Industrializing The Noosphere

Control Environment

We are not practicing Continuous Delivery. I know this because Jez Humble has given a very clear test. If you are not checking your code into trunk at least once every day, says Jez, you are not doing Continuous Integration, and that is a prerequisite for Continuous Delivery. I don’t do this; no one on my team does it; no one is likely to do it any time soon, except by an accident of fortuitous timing. Nevertheless, his book is one of the most useful books on software development I have read. We have used it as a playbook for improvement, with the result being highly effective software delivery. Our experience is one small example of an interesting historical process, which I’d like to sketch in somewhat theoretical terms. Software is a psychologically intimate technology. Much as described by Gilbert Simondon’s work on technical objects, building software has evolved from a distractingly abstract high modernist endeavour to something more dynamic, concrete and useful.

The term software was co-opted, in a computing context, around 1953, and had time to grow only into an awkward adolescence before being declared, fifteen years later, as in crisis. Barely had we become aware of software’s existence before we found it to be a frightening, unmanageable thing, upsetting our expected future of faster rockets and neatly ordered suburbs. Many have noted that informational artifacts have storage and manufacturing costs approaching zero. I remember David Carrington, in one of my first university classes on computing, noting that as a consequence of this, software maintenance is fundamentally a misnomer. What we speak of as maintenance in physical artifacts, the replacement of entropy-afflicted parts with equivalents within the same design, is a nonsense in software. The closest analogue might be system administrative activities like bouncing processes and archiving logfiles. What we call (or once called) maintenance is revising our understanding of the problem space.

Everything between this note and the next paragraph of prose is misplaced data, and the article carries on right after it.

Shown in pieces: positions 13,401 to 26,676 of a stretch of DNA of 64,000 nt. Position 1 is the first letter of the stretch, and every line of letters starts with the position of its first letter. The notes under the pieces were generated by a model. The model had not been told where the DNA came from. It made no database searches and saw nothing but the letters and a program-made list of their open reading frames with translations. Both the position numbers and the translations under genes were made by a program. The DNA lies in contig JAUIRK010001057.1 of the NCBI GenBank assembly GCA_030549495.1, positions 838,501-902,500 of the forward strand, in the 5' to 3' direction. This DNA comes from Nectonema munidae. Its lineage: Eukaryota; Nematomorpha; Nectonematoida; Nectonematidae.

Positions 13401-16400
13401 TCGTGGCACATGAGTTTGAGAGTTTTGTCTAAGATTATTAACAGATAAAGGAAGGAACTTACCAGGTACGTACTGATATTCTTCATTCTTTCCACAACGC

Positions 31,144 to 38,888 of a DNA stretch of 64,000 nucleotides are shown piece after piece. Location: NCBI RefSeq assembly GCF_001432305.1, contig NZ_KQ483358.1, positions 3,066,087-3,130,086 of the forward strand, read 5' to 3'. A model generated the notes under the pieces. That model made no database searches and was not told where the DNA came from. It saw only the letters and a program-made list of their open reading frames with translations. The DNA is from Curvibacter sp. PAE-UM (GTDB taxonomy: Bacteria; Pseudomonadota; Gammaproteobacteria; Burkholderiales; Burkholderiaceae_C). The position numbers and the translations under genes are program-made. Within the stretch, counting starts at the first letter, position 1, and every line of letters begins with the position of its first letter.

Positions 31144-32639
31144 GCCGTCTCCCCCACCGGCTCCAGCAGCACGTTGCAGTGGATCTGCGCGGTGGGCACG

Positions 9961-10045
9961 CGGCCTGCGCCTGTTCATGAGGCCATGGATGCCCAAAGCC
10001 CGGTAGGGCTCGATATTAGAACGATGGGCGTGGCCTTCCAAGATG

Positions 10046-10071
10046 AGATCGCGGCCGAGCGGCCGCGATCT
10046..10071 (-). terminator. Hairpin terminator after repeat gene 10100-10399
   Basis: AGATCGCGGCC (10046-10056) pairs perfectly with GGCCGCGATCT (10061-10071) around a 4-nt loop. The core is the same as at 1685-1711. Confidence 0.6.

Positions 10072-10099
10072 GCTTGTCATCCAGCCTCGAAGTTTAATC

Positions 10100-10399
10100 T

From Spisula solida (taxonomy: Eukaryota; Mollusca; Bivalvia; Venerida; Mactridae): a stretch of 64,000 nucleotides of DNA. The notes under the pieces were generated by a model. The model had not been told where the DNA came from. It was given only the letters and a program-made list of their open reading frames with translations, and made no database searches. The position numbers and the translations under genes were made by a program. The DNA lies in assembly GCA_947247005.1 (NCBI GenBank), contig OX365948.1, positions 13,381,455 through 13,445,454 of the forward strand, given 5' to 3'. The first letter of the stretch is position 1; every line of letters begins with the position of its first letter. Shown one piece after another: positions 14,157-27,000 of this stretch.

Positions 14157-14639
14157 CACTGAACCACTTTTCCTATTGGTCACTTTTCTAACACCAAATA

Software has an elastic fragility to it, pliable, yet prone to the discontinuities and unsympathetic precision of logic. Lacking an intuition of digital inertia, we want to change programs about as often as we change our minds, and get frustrated when we cannot. In their book Continuous Delivery, Humble and Farley say we can change programs like that, or at least be changing live software very many times a day, such that software development is not the bottleneck in product development.

With this approach, we see a rotation and miniaturisation of mid-twentieth century models of software development. The waterfall is turned on its side.

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Seeing Like A Facebook

The insistence on a single, unique, legal identity by Facebook and Google continues a historical pattern of expansion of power through control of the information environment. Consider the historical introduction of surnames:

Customary naming practices are enormously rich. Among some peoples, it is not uncommon to have different names during different stages of life (infancy, childhood, adulthood) and in some cases after death; added to those are names used for joking, rituals, and mourning and names used for interactions with same-sex friends or with in-laws. […]  To the question “What is your name?” which has a more unambiguous answer in the contemporary West, the only plausible answer is “It depends”.
For the insider who grows up using these naming practices, they are both legible and clarifying.
 — James C. Scott, Seeing Like A State

It’s all rather reminiscent of the namespace of open internets since they emerged in the 80s, including BBS, blogs, IRC, message boards, slashcode, newsgroups and even extending the lineage to the pseudonym-friendly Twitter. You can tell Twitter has this heredity by the joke and impersonating accounts, sometimes created in ill-spirit, but mostly in a slyly mocking one. CheeseburgerBrown’s autobiography of his pseudonyms captures the spirit of it.

Practically any structured scheme you might use to capture this richness of possible real world names will fail, as  Patrick McKenzie amusingly demonstrates in his list of falsehoods programmers believe about names.